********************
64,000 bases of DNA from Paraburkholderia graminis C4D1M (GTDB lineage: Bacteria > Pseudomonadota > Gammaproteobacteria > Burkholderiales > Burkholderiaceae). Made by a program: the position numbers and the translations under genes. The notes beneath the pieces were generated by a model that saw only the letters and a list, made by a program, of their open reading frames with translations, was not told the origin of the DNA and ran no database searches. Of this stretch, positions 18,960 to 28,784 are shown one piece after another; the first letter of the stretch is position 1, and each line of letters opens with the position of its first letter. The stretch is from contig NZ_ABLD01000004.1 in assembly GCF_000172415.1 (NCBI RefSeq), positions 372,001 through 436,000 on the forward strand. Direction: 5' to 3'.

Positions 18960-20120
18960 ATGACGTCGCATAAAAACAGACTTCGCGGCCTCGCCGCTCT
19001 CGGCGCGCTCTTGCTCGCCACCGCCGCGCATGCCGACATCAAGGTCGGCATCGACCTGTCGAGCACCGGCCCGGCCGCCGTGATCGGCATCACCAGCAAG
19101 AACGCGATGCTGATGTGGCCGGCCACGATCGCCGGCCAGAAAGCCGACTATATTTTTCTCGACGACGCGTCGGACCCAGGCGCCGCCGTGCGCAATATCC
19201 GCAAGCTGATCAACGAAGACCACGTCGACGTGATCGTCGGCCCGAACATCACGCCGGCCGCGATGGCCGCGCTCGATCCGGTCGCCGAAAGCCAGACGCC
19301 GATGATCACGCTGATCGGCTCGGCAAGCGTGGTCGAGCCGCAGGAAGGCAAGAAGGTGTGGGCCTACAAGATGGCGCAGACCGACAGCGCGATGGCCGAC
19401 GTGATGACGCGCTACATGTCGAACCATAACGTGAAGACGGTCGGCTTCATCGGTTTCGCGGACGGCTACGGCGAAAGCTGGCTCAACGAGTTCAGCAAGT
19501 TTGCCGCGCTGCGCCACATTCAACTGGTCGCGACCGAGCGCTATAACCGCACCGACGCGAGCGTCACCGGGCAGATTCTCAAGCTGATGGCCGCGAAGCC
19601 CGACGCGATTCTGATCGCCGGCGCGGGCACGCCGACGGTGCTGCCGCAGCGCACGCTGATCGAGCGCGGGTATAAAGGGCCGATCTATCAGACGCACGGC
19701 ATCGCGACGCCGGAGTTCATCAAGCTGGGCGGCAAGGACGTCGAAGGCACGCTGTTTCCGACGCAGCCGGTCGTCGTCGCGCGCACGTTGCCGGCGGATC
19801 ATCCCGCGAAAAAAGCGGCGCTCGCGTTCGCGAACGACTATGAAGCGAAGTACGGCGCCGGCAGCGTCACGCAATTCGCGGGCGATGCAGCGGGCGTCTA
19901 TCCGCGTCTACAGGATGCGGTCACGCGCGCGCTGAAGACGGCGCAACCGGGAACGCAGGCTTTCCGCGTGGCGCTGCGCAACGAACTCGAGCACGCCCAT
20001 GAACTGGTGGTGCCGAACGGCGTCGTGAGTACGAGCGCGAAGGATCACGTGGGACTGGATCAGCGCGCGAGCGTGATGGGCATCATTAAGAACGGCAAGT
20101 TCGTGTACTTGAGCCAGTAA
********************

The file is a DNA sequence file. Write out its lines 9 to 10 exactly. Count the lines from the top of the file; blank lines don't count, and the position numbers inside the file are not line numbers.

19501 TTGCCGCGCTGCGCCACATTCAACTGGTCGCGACCGAGCGCTATAACCGCACCGACGCGAGCGTCACCGGGCAGATTCTCAAGCTGATGGCCGCGAAGCC
19601 CGACGCGATTCTGATCGCCGGCGCGGGCACGCCGACGGTGCTGCCGCAGCGCACGCTGATCGAGCGCGGGTATAAAGGGCCGATCTATCAGACGCACGGC